There are some customers who are capable of using the product and driving a lot of value. But there are some customers for whom it didn’t make a lot of sense. I have had my share of tough conversation with those customers. My job is to make sure that we help them exit as cleanly as possible and get on the right kind of platform so that they can continue on with improving the way that they do business. “

It seems as though Holland has had those tough conversations. It should mean that Apttus going forward is likely to be more successful, with higher retention and greater customer advocacy.

An agnostic approach to cloud

This is a subject that David Murphy also raised. Having added integration to Microsoft Dynamics, as well as the historic Salesforce integration. it seems that the agnostic approach will continue. Holland added “The other thing that you will see a focus on is that we will meet our customers in whatever environment they are most comfortable with. That means that we have a fairly strident point of view on cloud agnosticity and that we are going to focus our innovation in certain areas so that the customers do get the most benefit for their investment long term.

“We try to build our products with as much as agnosticity built into it so we can take advantage of the notion that our customer can deploy us in a different environment. Kubernetes allows you, through its containerisation, to do a lot of things across many clouds. If we can find efficient ways to do that, and that’s where customer want us to go, then we are happy to go with them as well.”

Are other strategic partnerships likely to emerge or evolve though? Holland added: “We have got a strong partnership with IBM via an internal deployment that we are doing with them. The notion of their Red Hat acquisition can only mean interesting things for how we partner in the marketplace, but we don’t have any announcement about that to make today.

“That is where the majority of our investment is going right now. We will continue to focus on that as we move forward. Getting and pointing the investment at where we find our customers living and meet them where they have the most need.”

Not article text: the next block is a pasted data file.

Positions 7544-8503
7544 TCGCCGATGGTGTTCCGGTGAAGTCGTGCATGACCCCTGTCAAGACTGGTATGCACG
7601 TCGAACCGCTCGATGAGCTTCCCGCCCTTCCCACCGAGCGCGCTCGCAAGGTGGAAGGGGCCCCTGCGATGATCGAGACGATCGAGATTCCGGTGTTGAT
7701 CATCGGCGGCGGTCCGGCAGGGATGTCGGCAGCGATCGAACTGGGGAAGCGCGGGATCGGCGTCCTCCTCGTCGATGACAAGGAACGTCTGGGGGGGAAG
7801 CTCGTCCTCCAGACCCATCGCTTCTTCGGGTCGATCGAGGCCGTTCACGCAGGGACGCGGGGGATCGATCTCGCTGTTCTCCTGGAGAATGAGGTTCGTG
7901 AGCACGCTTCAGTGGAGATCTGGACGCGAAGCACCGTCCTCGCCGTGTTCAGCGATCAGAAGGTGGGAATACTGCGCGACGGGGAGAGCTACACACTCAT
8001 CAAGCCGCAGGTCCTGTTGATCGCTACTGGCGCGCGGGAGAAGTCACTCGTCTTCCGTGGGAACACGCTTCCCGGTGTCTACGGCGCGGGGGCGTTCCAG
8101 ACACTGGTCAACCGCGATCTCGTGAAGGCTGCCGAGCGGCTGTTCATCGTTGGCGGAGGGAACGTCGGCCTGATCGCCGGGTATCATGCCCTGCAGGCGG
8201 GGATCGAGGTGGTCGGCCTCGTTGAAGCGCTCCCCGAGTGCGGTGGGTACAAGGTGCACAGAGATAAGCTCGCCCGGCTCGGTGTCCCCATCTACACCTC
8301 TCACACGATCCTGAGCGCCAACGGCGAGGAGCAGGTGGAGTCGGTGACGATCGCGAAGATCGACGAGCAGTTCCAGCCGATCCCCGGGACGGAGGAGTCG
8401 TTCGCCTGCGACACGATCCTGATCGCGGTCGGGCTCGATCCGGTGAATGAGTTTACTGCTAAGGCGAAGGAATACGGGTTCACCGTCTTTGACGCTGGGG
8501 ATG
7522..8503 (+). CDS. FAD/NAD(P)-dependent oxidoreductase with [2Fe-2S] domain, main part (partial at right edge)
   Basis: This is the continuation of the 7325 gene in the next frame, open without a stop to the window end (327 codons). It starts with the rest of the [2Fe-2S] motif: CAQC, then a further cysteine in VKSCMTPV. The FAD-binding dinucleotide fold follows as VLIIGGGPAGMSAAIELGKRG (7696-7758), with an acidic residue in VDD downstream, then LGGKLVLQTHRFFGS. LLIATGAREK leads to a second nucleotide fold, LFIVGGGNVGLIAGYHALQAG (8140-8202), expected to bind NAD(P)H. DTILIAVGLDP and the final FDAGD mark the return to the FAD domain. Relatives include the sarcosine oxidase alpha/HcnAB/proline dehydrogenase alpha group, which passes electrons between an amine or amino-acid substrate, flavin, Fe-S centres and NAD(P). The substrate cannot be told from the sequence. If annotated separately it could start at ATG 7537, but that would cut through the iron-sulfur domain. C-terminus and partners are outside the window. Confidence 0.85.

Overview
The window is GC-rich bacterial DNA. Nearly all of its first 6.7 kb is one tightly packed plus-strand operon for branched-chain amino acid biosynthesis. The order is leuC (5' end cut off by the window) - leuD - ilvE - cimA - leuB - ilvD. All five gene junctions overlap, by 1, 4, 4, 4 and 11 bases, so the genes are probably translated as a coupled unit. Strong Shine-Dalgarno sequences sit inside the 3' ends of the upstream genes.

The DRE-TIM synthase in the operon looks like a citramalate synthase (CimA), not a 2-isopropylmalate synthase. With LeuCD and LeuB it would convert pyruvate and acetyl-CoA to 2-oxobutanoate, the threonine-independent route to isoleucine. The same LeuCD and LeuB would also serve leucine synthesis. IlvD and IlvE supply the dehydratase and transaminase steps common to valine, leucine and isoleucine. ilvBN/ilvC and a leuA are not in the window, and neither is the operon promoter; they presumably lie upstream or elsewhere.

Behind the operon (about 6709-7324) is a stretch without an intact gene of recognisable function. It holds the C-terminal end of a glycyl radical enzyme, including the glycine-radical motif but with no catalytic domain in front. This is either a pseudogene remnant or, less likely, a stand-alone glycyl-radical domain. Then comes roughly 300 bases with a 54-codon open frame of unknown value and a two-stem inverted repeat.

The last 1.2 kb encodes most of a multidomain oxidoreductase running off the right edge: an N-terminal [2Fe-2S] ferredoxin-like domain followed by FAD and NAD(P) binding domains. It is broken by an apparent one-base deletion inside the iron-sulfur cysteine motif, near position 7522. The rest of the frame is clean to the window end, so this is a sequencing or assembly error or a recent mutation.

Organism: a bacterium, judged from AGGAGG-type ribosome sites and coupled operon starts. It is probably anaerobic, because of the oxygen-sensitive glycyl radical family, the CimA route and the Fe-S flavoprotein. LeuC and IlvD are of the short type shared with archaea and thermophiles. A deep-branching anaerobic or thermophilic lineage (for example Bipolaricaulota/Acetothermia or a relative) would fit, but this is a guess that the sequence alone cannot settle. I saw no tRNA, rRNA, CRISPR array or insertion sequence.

Holland would not be drawn on what that means exactly. However, it is likely that there will be some announcements in the future. The question is when? Historically Apttus has made its main product announcements at Apttus Accelerate. However, there is no publicity about this yet and it would normally be in early summer.

Alex Cohen, Corporate Marketing at Apttus commented: “We are definitely planning a series of events by end of year and particularly two separate Accelerates. Both a little smaller than the original. One for the west coast of the US and one for the east coast of the US. We are looking at something in the Autumn timeframe. It hasn’t been launched and the invites are not in the wind. As far as products news that is where we will roll out some of our most recent updates and latest innovations.”

What is left to change at Apttus

Holland appears to have achieved much in a short space of time, however the work is not over yet. ET asked him what was left to do?

“We still have a lot of surface area that we can cover in the middle office space. Our engineers and our product managers are working hard to define where customers are most interested. To take the value they want to squeeze out of automating that particular area, so that we can continue to be the leader with them.

“In terms of discrete changes, we have got a lot of hiring we want to do. We continue to look at the talent in the market and see areas where we can extend our footprint into other geographies that can help us serve even more clients around the world. We only have a small presence in Asia. Most of our customers reside in the US and then Europe proper. We still have a lot of geographic expansion that we can do. That is where the talent effort is going to come into play.”

That hiring is also about creating a more decentralised set of autonomous offices. One of the issues at Apttus was that decisions needed approval from HQ. Both Murphy and now Holland are keen to ensure the right leaders are in place and empowered to make local decisions quickly. Holland believes that once complete, Apttus will achieve a real productivity increase. It will also improve partner and customer response times.